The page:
I put together a quick interface board for the Raspberry Pi so that I don't have to use a bunch of single wires next time I want to connect it up.
The design is really simple, but I went with a 4 layer board because there were too many signal crossings, and it meant that I could at least make an effort to keep the higher speed I2S bus lines at close to 50 ohm impedances. The boards are off to OSHPark, and I've put them on the SuperAudioBoard GitHub repo. I'll share the design on OSHPark when I've had a chance to test it (if you use the files on github, it's at your own risk :)).
I also updated the design and user guides with some info that I had forgotten. In my haste, I had forgotten things like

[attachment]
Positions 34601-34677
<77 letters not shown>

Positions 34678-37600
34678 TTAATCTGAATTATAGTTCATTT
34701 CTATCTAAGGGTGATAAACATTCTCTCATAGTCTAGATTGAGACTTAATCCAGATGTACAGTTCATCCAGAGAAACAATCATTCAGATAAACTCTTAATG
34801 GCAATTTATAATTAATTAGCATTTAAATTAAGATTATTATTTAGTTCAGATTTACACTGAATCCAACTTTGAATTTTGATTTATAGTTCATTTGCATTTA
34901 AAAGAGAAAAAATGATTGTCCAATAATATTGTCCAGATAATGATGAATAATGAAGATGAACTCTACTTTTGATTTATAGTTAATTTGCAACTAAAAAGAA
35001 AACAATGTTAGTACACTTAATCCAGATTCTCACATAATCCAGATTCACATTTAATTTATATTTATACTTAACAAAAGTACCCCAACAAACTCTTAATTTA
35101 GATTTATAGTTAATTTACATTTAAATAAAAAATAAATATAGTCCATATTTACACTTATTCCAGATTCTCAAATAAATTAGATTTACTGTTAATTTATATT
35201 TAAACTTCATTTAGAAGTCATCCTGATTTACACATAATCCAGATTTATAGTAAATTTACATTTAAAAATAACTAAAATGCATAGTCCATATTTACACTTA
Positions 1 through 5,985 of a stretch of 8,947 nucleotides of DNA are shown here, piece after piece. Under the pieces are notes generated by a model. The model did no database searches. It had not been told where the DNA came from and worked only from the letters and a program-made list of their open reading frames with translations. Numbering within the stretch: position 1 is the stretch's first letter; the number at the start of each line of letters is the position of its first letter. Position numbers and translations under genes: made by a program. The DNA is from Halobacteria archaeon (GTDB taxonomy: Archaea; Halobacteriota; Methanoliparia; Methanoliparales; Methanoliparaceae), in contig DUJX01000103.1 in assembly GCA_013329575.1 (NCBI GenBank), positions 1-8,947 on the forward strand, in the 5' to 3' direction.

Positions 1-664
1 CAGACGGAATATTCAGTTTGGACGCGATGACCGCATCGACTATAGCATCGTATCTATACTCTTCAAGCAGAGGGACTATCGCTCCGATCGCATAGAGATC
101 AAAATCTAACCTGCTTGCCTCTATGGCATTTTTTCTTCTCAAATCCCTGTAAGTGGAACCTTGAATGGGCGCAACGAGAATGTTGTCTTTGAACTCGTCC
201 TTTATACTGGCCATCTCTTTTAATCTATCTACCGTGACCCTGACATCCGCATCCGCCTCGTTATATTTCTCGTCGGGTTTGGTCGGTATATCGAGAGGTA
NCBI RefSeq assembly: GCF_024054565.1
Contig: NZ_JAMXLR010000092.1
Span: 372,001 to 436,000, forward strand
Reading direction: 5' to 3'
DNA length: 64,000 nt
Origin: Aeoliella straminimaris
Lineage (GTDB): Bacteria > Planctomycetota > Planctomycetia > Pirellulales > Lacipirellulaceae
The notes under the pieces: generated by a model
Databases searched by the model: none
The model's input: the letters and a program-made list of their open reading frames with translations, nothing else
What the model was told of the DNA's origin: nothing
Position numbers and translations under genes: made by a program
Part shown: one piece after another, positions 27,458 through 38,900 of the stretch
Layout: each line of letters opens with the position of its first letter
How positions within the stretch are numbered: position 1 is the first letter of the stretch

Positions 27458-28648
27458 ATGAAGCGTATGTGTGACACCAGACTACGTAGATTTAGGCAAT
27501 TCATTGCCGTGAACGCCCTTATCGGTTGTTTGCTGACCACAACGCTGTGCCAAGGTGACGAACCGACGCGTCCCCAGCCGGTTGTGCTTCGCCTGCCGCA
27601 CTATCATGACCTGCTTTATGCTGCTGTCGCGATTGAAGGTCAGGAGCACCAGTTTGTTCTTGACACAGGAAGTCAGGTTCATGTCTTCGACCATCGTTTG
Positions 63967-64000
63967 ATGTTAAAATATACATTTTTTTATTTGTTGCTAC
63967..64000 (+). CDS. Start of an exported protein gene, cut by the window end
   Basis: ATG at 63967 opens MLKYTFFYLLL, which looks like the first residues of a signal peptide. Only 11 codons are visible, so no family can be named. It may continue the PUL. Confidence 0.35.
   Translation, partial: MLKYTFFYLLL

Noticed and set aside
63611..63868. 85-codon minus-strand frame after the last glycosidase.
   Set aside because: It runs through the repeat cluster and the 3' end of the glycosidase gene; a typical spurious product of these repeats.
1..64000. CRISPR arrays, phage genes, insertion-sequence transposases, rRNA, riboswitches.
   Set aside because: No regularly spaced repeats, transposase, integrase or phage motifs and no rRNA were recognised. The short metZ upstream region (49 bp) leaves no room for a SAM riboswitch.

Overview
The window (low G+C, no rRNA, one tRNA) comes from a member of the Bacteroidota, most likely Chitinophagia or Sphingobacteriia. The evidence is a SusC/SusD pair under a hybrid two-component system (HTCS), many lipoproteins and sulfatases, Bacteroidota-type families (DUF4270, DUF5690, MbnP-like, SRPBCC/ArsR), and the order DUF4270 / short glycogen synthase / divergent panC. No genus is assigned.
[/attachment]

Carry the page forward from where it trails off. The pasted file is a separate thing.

- the fact that the I2S bus isolators are unidirectional so the codec always has to be the I2S bus master (this is the best performance anyway because the clocks will be derived directly from the 24.576MHz crystal).
- that the audio outputs are line out only, and cannot be used to drive headphones or speakers
- the max signal swings of the audio inputs and outputs
I'm still working on getting my last prototype working. I'm pretty sure that I've narrowed it down to the codec chip itself. I already replaced the I2C isolator, but that didn't help at all.
I almost pulled off a pad when I replaced the I2C isolator, and it only has 8 pins, so I wasn't looking forward to trying to remove the 28 pin codec without a hot air reflow station. I was looking through Adafruit's website to see how the reflow station was priced, and I ran across this: Chip Quik SMD Removal Kit. It looks like it should be a great help. Anyone else have experience with that stuff?